It’s Never Too Late to Learn

Level 5 Coaching Symposium Teaches ‘Old Dogs’ Some New Tricks

Lance Pitlick had the good fortune to play for some outstanding coaches over the course of his hockey career, people such as Doug Woog, Jacques Martin, Terry Murray and Mike Keenan.

Retiring in 2002 after an 8-year NHL career, the Minneapolis native decided to put what he learned to practical use “in the trenches” as a Mite and Peewee coach in suburban Wayzata.

Even with all the experience he gained along the way, there was Pitlick sitting with 554 other coaches in the grand ballroom at the St. Paul RiverCentre listening intently to speaker after speaker at the USA Hockey National Hockey Coaches Symposium.

“I’ve learned more about hockey since I retired than when I played,” said Pitlick, who suited up for the Ottawa Senators and Florida Panthers after four years at the University of Minnesota.

“You kind of take it for granted when you’re playing, but I’ve taken something from every coaching clinic that I’ve gone to. [Coming here this week] was the natural progression to keep going.”

Pitlick echoed the sentiments of coaches who came from 43 states to the Twin Cities looking to improve their craft by attending this symposium, which is required to achieve Level 5 certification, the highest coaching level within USA Hockey.

The USA Hockey Coaching Education Program hosts 800 coaching clinics each year at Levels 1, 2 and 3. Sixteen Level 4 clinics occur annually, and the Level 5 (Master’s) clinic is generally held every other year.

Events like the Level 5 National Coaches Symposium have proven invaluable in developing the ranks of American coaches and thereby making the game better in the United States.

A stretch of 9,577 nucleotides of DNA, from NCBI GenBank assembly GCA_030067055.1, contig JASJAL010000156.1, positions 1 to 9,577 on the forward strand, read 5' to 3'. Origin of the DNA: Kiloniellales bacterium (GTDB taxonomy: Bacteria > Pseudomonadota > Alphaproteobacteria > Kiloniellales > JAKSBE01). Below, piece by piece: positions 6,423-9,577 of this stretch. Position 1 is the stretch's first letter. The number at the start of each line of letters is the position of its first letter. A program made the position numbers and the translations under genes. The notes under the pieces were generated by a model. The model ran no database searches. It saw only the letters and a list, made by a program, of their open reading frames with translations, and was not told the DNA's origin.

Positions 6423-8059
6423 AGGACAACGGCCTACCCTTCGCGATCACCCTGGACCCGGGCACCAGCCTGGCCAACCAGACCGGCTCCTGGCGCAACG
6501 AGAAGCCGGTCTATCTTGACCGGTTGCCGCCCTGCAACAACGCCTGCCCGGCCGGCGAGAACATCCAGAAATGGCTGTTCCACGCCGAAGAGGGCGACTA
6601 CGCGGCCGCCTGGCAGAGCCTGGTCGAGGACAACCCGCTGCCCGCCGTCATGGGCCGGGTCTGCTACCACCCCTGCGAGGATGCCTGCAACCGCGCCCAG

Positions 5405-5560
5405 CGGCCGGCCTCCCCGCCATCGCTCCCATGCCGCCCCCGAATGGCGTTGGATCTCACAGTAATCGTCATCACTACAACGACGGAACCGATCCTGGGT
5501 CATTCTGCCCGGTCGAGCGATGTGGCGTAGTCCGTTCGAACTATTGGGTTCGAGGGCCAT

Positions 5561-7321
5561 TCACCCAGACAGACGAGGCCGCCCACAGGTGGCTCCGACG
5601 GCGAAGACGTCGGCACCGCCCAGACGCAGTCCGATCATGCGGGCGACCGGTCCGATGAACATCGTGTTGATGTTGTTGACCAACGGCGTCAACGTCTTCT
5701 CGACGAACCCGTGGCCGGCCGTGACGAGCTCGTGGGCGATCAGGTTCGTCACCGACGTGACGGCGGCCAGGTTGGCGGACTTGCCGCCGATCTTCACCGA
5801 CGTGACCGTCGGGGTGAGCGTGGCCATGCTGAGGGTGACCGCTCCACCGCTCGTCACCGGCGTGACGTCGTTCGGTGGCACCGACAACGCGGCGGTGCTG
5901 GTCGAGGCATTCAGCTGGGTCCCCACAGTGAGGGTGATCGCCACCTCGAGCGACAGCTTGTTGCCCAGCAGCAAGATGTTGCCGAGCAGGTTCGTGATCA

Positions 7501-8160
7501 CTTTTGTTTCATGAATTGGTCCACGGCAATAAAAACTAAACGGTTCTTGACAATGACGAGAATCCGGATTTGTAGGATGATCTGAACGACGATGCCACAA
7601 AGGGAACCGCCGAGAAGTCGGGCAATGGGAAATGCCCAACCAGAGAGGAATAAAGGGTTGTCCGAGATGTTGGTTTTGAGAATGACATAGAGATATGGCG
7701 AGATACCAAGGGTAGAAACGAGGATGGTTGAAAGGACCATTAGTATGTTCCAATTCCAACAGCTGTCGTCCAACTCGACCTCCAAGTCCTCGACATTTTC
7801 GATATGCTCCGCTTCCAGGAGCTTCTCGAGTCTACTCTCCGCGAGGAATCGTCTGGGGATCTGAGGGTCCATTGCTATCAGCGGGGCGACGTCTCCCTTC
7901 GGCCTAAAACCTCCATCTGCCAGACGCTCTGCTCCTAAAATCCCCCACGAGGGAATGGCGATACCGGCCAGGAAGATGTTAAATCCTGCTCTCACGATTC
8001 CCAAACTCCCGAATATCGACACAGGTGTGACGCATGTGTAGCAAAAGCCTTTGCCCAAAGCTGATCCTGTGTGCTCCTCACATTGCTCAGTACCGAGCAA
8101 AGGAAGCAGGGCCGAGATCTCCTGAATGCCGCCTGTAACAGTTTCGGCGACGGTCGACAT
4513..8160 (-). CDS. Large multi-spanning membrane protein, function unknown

“I think everyone here is looking for something to be able to improve their ability to help kids become better hockey players and further educate themselves,” Pitlick said. “That’s why they put so much time into it and were looking for more.”

That sacrifice and dedication to the game was not lost on those who have reached the pinnacle of the sport.

“The lynchpin to our game is the volunteer coach. Every person in the NHL owes you a debt of gratitude for what you’ve given to the game,” said Brian Burke, GM of the Toronto Maple Leafs.

During the week, an impressive list of presenters, including NHL coaches Todd Richards, John Tortorella and Mike Sullivan, discussed various topics from “Optimizing Your Practice” to “Dealing with Today’s Players and Parents.”

And with the Olympic Winter Games in Vancouver just months out, the symposium had a distinctive Olympic flavor with head coaches Ron Wilson (men), Mark Johnson (women) and Ray Maluta (sled) speaking, along with Burke, who will serve as general manager of the U.S. Men’s Team.

“In the economic conditions that are out there right now, to see this many people step to the plate and try to improve themselves as coaches, to network and share ideas, I think is just phenomenal,” said Wilson, who went from St. Paul to Chicago to run the Olympic orientation camp for 34 NHL players.

“I even wrote down a few drills that I might be able to use at our Olympic camp. You’re never too old to learn. A dog is never too old to learn a few new tricks.”

Issue: 
2009-10

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